ɪˌtud, -ˌtyud/ – noun
the quality or feeling of being grateful or thankful: He expressed his gratitude to everyone on the staff.
1400–50; late ME < ML grātitūdin- (s. of grātitūdō) thankfulness, equiv. to grāt(us) pleasing
Gratitude is all the rage these days. You can hardly fire up your computer, turn on the TV, or browse a best-selling self-help book without hearing about the benefits of being grateful, and living from an attitude of gratitude.
There are books about it, websites and social networking sites devoted solely to expounding on it, there are suggested prayers, affirmations and incantations designed to amplify it. We are supposed to cultivate it, nurture it, have a journal for it, and always have an attitude of it. And, that sounds good like good stuff. It really does. So I am not putting down gratitude at all. Far from it – I do my best to practice it. I am grateful, and blessed. I live an abundant life, with abundant resources, in an abundant country, in an abundant world where, paradoxically, so many have so little.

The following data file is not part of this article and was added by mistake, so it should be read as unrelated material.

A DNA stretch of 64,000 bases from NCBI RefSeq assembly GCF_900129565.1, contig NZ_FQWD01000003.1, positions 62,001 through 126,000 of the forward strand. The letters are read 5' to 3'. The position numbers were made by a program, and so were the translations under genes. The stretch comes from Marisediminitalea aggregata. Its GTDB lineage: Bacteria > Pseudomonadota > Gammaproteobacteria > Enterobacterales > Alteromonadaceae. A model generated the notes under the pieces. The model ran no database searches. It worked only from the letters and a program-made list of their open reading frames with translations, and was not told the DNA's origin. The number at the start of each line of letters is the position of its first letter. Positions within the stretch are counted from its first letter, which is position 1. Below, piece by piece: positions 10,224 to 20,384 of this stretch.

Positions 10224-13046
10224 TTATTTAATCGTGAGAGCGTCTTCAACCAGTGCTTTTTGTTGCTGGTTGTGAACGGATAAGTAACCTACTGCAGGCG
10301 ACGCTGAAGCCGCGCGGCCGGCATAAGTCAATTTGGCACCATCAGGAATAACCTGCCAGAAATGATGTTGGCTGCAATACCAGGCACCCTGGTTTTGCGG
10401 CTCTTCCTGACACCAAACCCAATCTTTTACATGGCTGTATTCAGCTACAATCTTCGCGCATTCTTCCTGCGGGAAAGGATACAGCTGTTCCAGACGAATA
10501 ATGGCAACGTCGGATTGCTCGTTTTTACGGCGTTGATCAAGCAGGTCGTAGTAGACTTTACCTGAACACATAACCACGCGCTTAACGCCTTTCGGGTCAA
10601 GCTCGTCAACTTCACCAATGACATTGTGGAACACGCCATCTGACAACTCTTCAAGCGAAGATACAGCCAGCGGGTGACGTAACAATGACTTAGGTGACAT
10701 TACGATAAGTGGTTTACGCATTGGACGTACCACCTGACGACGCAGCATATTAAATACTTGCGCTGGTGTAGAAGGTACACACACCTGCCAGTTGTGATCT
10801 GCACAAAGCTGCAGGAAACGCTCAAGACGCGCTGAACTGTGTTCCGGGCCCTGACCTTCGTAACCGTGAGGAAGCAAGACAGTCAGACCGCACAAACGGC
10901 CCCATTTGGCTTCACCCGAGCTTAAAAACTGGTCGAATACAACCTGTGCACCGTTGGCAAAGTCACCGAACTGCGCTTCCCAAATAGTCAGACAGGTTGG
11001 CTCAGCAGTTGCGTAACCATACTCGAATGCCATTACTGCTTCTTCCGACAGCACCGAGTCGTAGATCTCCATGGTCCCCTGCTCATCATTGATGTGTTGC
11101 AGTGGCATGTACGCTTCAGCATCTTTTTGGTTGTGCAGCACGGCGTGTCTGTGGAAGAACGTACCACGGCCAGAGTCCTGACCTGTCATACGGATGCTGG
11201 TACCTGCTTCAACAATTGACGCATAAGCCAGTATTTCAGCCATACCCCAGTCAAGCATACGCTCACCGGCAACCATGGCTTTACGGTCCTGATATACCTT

But sometimes when I am writing in my gratitude journal about being thankful for my annoying but entertaining cat, and being blessed with pretty feet (hey, I have to come up with at least five things per day, and after a few weeks, fresh ideas are running thin) it does sometimes seem a little contrived. But the other day, I stumbled across a practice which has moved me from being a bemused cynic about gratitude, to being a whole-hearted, sincere champion of the cause.
The world of annoyance Continue reading
Filed under Gratitude, Words